Best Residential solar Power System
Your guide to going solar in Arizona
We've designed this page to be a complete guide to the complicated and sometimes confusing process of installing solar panels on a home in Arizona. Since there's a lot of important information to consider, we've separated the page into sections to help you find what you are looking for. If you find this page useful, please share it with someone who might also find it interesting!
The is all about the various financial options you have in Arizona. We've created a tool that asks you a few questions about what you hope to get out of a solar purchase and recommends whether you should pursue a solar lease, loan, or outright purchase. Then, we give you a detailed picture of how each could work for you.
The contains all of our latest research on the rules set by the state legislature and public utilities commission that determines how easy it is to go solar in Arizona. These policies and rules govern everything from renewable energy mandates to whether you get paid retail or wholesale rates for the extra energy your system produces, and can have a huge effect on the viability of solar.
Finally, the lists all of the available financial benefits available to homeowners who go solar. This section includes information about money-back rebates and grants, tax credits, and tax exemptions. If you're looking for what Arizona is doing to make solar more affordable for its citizens, you'll find it here.We hope you find our work useful. If so, please help us keep our research and advocacy as strong as possible by sharing it with someone who might also find it interesting, contributing any amount you can, and by getting yourself personalized savings estimates from our trusted partner network.
Click any of the boxes below to go to that section of the page, or scroll down to read the page in order.
Your Solar Strategy in Arizona
Figuring out the best way to go solar in Arizona can be a little daunting. From loans and leases to power-purchase agreements, there are a lot of options out there. To help you pick the one that might be best, we've created the handy decision tool below.
We'll ask you a few simple questions about you and your home. Once you're done, we'll recommend a good option. Further down this page, we provide cost estimates and example return-on-investment calculations for all the various options:
Compare the Return of Different Solar Investments in Arizona
The chart above shows the 25-year returns for an investment in solar whether you choose to purchase a system with cash or pay over time with a loan or lease. The good news in Arizona is you're choosing the best of three very good options, with savings that stack up to huge piles over the life of each of the three options.
As you can see, the purchase option leads to the highest dollar-amount returns over time, but it also requires a big up-front investment. If you take a home equity line of credit (HELOC), though, your payments over 15 years will be a little more than your savings, but you'll still come out ahead in the end.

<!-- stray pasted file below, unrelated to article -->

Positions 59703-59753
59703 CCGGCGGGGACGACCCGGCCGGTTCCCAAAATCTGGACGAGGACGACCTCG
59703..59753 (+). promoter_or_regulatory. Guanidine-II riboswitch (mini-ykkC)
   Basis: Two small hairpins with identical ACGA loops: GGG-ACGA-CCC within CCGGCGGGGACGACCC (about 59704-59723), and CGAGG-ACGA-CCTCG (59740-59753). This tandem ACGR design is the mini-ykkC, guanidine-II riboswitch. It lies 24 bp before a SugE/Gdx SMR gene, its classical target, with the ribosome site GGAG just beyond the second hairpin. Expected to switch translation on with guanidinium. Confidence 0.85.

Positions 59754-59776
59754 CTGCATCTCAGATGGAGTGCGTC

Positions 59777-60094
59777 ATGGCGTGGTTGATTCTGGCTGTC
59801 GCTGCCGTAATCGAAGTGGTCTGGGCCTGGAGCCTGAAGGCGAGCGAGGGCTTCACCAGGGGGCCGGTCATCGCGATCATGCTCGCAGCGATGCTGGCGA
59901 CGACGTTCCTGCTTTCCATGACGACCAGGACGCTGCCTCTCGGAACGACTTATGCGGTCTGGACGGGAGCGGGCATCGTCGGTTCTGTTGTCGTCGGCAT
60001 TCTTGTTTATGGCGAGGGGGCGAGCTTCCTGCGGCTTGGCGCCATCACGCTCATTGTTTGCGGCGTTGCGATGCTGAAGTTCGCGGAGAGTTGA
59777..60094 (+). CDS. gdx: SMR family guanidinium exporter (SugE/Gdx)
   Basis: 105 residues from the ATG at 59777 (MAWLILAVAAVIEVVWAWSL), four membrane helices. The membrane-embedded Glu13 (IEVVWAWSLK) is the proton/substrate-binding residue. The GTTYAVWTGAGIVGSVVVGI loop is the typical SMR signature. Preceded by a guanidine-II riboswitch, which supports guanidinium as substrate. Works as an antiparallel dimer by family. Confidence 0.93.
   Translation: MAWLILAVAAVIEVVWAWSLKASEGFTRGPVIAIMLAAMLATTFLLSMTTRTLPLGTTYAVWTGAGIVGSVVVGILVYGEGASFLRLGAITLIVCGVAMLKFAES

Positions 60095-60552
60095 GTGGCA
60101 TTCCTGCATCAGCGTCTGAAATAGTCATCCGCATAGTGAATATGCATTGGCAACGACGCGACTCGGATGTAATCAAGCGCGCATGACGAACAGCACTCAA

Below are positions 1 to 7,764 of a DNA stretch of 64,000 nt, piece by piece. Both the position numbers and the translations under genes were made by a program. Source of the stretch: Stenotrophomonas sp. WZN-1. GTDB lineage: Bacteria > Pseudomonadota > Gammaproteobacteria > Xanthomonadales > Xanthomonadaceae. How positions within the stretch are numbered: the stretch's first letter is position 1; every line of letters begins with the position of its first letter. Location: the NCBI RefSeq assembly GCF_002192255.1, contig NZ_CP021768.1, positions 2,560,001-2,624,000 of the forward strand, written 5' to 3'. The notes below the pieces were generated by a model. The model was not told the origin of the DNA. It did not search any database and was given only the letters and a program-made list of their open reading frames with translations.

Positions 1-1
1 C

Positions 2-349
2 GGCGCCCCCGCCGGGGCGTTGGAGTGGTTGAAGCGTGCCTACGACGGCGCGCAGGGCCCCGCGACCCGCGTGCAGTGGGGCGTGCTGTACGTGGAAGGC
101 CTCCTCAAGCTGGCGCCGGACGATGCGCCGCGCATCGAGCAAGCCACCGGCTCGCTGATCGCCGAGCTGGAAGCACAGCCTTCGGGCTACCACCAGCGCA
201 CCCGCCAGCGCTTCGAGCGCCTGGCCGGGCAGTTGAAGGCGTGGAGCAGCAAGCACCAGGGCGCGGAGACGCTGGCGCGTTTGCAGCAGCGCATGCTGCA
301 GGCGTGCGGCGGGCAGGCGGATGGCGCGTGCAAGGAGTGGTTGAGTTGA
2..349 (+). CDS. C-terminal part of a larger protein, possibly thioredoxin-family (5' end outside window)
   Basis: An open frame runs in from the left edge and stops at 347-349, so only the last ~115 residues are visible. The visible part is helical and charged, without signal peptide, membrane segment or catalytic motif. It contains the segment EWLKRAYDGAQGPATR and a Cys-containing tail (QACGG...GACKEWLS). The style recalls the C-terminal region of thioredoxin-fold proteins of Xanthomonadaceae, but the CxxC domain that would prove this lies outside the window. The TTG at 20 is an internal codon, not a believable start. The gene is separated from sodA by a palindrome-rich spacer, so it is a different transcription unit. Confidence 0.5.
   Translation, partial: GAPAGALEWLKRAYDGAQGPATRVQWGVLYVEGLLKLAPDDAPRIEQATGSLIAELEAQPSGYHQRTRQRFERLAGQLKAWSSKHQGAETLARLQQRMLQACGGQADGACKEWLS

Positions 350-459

The last option is for a solar PPA, or power-purchase agreement, which means you put $0 down on a rooftop solar system and get electricity savings by paying less for the solar energy than you would for dirty power from APS. PPAs can be a good option if you don't have any equity or cash to put down, because they'll still save you money in the long run.
Read on to find out more about each option.
Net Present Value of Solar in Arizona
“Net Present What?!” Don’t panic, this isn’t an economics test. NPV is just a tool used to compare investments. Basically, it asks, “if you had X dollars to invest, which investment would get you the best return?” It relies on the idea that getting a return on your investment sooner is better than later, because you can reinvest your early profits and keep the gain train going.
We compare an investment in solar to a “what-if” investment in a Standard & Poor’s (S&P) 500 stock index fund, which has seen growth of about 7% per year over the past 25 years. We use the cost of solar in Arizona and ask “how much better or worse (in 2017 dollars) is an investment in solar than stocks?” Here's what we found for the three different ways of going solar in Arizona:
Look at all that green! A solar investment in Arizona should provide a better return than the stock market whether you choose a PPA, a loan, or pay up front. Here's some more about how we got these numbers:
Solar PPA NPV: $2, 295
Saving money without having to put anything down is always going to have a positive NPV. In Arizona, you’ll save $3, 766 over a 20 year contract, which is worth $2, 295 in today’s dollars. .
Solar Loan NPV: $5, 837
As we’re fond of saying, taking a loan for solar is a no-brainer, because it’s like agreeing to pay over time for something that is also making you money, plus you get 30% of the loan value as a tax credit (cash in your pocket) after making payments for only 1 year. In the case of Arizona, that tax credit windfall helps push the NPV of a solar loan to $5, 837 better than a similar investment in the stock market. That's a huge amount of upside for a $0-down investment!
Solar Purchase NPV: $2, 724
The biggest reason a solar purchase in Arizona has a positive NPV is it allows you to recoup 30% of that investment within 1 year, and reinvest that amount in whatever you choose. On top of that, the money you save on electricity is also available for future investment. But you can see above what happens to NPV if you choose a solar loan instead. It’s a much smarter way to pay for solar panels.